Last but not least is our Saturday columnist Liz Merry. Liz and I knocked on doors together a lifetime ago on behalf of then Assembly candidate Barbara McIver. Liz has a way with dogs, and in addition to being an excellent comedian she is a dog whisperer extraordinaire.

Liz is the watchdog columnist concerning all things government, and in particular the Tehama County Board of Supervisors. As such, Liz is often critical of decisions made and actions taken by various members of that board. While you or I may or may not agree with her opinions or conclusions de ella, few can argue that she forms said opinions in a vacuum. The lady puts in her time for her and does her homework for her.

As for my own column, a friend recently informed me, “You are the Seinfeld of columnists. Every single week you write 1,000 words and say absolutely nothing at all.” I took her words from her as a compliment.

I worked in government for my entire 35-year career. While I am more than willing to write about juvenile halls, jails and corrections in general, I very seldom write about individual public officials.

Based on personal experience, it is my observation that every time a person who works with the public makes a decision it is guaranteed that someone will not be happy with said decision. It is also my opinion that in today’s world, no one seems happy. We are all angry. It is too darn easy to complain and criticize, when we do not have a clue what constraints and issues our public officials face on a daily basis.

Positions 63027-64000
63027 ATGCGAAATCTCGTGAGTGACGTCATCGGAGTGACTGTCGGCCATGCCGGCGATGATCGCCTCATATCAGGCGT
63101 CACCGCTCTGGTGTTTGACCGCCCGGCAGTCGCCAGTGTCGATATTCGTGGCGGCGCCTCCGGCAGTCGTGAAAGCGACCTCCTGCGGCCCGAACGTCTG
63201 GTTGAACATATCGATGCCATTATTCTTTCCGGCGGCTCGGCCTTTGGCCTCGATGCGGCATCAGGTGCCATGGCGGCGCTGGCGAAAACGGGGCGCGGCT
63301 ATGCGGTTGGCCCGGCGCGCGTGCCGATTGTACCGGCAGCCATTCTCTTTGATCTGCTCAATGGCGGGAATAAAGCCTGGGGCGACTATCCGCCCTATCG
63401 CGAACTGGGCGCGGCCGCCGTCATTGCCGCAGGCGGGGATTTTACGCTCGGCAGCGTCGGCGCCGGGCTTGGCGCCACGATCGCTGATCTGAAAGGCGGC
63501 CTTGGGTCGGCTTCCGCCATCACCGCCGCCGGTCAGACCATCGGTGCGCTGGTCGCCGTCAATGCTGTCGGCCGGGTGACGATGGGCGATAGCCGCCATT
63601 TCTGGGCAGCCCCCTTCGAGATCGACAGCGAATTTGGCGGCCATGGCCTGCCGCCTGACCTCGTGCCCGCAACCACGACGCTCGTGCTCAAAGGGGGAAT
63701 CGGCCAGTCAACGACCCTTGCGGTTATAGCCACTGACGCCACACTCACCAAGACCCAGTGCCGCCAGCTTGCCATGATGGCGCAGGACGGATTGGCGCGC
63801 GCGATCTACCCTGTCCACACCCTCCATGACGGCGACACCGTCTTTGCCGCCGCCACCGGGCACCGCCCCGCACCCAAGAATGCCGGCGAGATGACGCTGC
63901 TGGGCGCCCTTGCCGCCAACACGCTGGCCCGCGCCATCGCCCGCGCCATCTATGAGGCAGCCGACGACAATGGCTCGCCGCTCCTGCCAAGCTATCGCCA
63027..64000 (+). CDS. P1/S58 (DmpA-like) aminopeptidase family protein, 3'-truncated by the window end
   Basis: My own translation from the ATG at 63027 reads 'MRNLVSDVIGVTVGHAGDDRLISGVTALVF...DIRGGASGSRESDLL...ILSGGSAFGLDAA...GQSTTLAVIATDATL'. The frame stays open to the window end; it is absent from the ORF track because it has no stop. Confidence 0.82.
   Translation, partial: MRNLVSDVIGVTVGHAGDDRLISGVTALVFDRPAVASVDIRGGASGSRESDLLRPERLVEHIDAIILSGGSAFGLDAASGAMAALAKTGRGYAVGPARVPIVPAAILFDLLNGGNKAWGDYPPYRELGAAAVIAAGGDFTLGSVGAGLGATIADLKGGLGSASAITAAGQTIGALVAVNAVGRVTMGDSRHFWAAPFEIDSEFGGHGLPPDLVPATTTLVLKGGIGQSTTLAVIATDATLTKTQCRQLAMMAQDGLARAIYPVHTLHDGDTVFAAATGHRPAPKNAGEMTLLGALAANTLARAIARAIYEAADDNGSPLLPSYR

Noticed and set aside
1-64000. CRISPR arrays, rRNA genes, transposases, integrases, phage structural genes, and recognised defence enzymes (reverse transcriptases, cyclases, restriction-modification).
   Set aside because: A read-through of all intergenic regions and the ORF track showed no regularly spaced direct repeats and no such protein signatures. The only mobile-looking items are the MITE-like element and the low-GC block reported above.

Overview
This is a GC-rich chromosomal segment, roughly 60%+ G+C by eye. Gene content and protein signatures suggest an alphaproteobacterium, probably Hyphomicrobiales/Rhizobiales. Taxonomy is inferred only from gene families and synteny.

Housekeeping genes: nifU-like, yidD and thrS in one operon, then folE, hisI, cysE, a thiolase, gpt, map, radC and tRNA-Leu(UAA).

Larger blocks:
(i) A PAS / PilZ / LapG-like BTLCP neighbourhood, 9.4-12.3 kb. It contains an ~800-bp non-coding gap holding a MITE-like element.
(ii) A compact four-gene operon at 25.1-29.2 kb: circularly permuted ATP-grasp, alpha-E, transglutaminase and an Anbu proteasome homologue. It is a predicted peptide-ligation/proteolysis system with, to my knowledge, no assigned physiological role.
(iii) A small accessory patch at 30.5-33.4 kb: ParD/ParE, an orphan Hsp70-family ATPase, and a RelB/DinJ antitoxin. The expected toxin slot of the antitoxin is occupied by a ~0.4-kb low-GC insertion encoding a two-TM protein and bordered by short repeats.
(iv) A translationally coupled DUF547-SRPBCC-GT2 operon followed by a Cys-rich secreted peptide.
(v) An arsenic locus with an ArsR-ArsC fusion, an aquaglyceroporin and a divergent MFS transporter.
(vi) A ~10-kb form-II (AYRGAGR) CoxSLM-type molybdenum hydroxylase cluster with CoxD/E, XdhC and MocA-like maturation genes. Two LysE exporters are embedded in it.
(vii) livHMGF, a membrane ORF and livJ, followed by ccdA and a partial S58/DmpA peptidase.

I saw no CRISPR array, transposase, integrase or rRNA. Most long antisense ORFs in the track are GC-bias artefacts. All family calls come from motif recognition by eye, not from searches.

Working with the public is difficult and accepting criticism, justified or not, is sometimes difficult to take. That said, criticism comes with the territory and the recent statements made by our south county supervisor were not only ill advised, they were reprehensible. Unfortunately his statements by him only served to validate the negative opinion his critics held in the first place.

In a time when the general public already questions just about every action taken by public servants, his behavior sullies not only his reputation, but by extension, that of the remaining board members and the hundreds of other hard-working Tehama County civil servants who often under untenable circumstances, they are doing their very best to provide quality services for you and me.

At this point whether he resigns or not is of little consequence. As a lame-duck politician, his power and influence are mostly gone. He can serve his community best by publicly apologizing for his monumental lapse in judgment. I hope he has the courage and wisdom to do so — for his sake from him as well as ours.

Have a great Wednesday, everyone.

Bill Cornelius is a life long resident of Red Bluff, a retired Chief Probation Officer, a champion of the State Theater and an exceptional athlete. He can be reached at bill.cornelius@sbcglobal.net.